Lest anyone think e-mailing is for only the young, let the elders lead the way.
I spent many enjoyable moments last week opening e-mail from a former East Machias resident who is on a relentless quest.
Eleanor Sargent, 85, and now a resident of Dover, N.H., is one of the remaining members of the World War II-era U.S. Cadet Nurse Corps.
Established by the federal government in 1943, according to the Rochester (N.Y.) General Hospital website, the primary purpose of the USCNC was to ensure the U.S. had enough nurses to care for the needs of its citizens both here and abroad at a time when graduate nurses were entering the military service.
Eleanor was one of 180,000 young women who took the pledge, received their training and were deployed everywhere from U.S. Public Health Service facilities to military bases and civilian hospitals.
The quest for Eleanor and those who served with her sounds simple enough, but it needs congressional approval, and that has not been easy to obtain.
“What we’re trying to do is become recognized as veterans of the Second World War,” she said.
“We would like an honorable discharge and recognition as being a part of the U. S. Armed Services.
“Already people don’t know who we are, and we do not want to be forgotten as we did play an important part in World War II.
“And we don’t care about benefits,” she said. “We’re all so old, we’re about ready to die anyway.”
Eleanor believes there were between 120 and 150 U.S. Cadet Nurse Corps members from Maine, and she has been able to contact a couple of them.
However, what she really wants is to have families or friends of former USCNC members “get them registered at the Women’s Memorial in Washington, D.C.,” she said.
To do so, call 800-222-2294.
You need to supply the cadet’s maiden name, the year she joined and the hospital where she trained.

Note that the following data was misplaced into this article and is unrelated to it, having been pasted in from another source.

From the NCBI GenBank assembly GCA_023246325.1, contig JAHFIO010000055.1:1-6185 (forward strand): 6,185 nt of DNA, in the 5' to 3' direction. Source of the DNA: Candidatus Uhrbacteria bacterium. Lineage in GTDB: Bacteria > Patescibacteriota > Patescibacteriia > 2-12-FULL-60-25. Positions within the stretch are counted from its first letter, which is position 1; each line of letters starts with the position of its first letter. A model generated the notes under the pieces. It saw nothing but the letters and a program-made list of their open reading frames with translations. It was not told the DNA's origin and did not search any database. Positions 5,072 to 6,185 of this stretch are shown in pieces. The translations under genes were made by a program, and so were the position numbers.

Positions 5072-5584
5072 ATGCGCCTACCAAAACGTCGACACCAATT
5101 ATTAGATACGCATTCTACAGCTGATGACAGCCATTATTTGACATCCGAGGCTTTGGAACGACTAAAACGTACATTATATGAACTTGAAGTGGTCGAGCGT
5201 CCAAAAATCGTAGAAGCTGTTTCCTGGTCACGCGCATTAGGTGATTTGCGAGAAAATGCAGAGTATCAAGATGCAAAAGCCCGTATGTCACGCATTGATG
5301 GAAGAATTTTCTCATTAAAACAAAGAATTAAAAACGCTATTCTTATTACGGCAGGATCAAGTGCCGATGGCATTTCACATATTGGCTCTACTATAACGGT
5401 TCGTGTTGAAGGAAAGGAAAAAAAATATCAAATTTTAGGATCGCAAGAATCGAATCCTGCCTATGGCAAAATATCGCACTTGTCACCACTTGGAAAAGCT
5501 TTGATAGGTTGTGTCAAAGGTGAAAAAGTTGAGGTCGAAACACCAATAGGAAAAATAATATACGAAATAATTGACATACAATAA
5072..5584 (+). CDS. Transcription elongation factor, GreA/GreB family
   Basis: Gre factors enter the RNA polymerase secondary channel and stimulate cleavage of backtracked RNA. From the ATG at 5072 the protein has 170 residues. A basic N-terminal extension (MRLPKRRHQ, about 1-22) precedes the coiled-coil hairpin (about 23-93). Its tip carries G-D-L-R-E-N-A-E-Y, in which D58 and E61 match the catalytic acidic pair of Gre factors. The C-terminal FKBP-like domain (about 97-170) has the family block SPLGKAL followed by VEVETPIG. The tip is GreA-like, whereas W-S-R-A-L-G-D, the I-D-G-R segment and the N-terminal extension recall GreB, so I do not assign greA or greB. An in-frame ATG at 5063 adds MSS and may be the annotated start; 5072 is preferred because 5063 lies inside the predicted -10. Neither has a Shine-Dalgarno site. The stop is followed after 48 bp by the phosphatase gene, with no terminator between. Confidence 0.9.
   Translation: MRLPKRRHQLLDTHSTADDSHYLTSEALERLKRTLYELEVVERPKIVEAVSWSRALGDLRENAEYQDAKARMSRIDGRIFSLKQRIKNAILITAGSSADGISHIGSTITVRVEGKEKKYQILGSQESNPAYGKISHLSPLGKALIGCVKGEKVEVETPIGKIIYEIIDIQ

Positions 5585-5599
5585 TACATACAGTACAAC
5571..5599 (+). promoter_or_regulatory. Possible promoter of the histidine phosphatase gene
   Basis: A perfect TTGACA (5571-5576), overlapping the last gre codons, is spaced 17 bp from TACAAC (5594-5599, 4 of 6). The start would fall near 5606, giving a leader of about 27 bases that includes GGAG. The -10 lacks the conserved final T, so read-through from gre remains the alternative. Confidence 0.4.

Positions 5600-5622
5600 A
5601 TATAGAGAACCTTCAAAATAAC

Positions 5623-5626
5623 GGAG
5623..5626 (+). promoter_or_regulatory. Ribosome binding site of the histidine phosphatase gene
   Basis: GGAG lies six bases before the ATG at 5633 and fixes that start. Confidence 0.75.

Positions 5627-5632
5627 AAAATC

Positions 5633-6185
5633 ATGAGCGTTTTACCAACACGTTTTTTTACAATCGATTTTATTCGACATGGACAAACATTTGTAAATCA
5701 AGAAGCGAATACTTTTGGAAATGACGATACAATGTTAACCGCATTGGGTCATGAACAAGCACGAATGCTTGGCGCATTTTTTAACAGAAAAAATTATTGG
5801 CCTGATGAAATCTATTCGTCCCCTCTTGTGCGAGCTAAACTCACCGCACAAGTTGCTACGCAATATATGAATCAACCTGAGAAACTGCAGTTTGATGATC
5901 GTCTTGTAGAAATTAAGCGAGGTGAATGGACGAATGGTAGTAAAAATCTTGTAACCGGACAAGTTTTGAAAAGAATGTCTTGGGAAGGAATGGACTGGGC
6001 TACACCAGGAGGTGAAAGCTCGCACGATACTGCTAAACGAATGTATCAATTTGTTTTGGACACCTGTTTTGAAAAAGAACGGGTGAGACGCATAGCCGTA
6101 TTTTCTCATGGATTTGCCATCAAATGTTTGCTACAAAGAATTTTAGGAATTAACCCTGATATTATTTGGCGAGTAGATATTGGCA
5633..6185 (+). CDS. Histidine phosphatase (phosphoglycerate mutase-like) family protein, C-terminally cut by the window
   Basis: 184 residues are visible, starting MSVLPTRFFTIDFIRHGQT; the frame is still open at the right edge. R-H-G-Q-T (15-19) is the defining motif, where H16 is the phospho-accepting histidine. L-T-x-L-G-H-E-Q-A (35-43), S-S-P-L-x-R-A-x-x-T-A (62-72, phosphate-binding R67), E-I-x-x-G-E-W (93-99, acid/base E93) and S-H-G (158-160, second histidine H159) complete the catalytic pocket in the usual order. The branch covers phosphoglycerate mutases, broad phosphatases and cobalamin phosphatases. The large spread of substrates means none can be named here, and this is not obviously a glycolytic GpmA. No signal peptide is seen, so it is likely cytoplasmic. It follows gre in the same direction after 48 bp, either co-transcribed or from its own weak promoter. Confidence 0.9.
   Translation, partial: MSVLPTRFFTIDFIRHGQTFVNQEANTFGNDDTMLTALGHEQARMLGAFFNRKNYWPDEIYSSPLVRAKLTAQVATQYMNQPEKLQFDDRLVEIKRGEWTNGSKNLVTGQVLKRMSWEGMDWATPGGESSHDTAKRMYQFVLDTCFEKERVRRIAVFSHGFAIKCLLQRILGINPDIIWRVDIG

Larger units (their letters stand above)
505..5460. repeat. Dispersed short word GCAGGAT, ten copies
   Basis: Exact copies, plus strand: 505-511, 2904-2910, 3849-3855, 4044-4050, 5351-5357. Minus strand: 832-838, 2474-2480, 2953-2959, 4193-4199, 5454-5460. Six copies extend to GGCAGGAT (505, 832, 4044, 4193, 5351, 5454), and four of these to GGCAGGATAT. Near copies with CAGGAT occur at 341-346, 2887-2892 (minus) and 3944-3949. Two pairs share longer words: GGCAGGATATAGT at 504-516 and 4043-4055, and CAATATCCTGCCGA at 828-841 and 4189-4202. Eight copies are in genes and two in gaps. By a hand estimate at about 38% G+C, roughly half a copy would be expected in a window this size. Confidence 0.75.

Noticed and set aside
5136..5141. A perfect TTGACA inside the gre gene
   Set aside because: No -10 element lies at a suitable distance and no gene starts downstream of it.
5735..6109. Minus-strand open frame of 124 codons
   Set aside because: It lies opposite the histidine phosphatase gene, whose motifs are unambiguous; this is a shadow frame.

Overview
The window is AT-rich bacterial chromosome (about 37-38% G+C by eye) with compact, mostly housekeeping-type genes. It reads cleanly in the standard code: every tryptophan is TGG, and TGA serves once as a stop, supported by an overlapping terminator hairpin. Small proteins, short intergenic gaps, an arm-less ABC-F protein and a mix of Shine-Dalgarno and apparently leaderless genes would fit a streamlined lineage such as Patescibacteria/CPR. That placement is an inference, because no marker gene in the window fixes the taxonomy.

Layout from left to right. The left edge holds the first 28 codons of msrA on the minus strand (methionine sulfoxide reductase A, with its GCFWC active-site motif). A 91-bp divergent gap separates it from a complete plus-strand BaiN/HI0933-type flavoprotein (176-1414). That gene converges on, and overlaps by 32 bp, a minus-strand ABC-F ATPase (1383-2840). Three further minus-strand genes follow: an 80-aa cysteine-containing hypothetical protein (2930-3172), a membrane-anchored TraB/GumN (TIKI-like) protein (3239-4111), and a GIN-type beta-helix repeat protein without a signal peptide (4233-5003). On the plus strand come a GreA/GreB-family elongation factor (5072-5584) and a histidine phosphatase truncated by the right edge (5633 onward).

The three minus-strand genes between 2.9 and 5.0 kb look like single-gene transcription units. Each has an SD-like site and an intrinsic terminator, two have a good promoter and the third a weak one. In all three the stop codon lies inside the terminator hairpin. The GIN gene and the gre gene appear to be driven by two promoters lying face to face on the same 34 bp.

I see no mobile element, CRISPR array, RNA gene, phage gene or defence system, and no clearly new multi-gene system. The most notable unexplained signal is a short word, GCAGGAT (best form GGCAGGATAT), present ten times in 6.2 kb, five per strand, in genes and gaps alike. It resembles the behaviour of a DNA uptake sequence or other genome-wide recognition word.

You can obtain a copy of the cadet’s nurse card by calling Marie Carpenter at 301-837-3091.
During the past 20 years, according to information Eleanor supplied, congressional bills to grant veteran status to the USCNC have died in committee.
The current bills in committee are HR 1522, to grant USCNC members veteran status, and HR 5483, to award the Congressional Gold Medal to USCNC members.
Eleanor urges everyone to contact their U.S. representatives to ask them to co-sponsor and support these bills.
Her USCNC story began when she graduated from Patten Academy in June 1943 and “went to work as a domestic, because we were very poor.”
“But the Lord works in strange ways,” she said.
A next-door neighbor met her, told her about the USCNC training program and helped her get enrolled the very next month at Eastern Maine General Hospital in Bangor.
Her amazing career (she retired as a nurse anesthetist at 79) took her from Island Falls to California to Down East Community Hospital in Machias and, later, to underdeveloped countries throughout the world with the Feed the Children program.
And it all began in 1943 with the U.S. Cadet Nurse Corps.
Eleanor knows time is short for this special group of women to receive the recognition they seek.
Being “one of the younger ones, still alive” who served their country during World War II, Eleanor hopes her country will officially recognize her and all members of the USCNC for their contribution to that war effort.
Joni Averill, Bangor Daily News, P.O. Box 1329, Bangor 04402; firstname.lastname@example.org; 990-8288.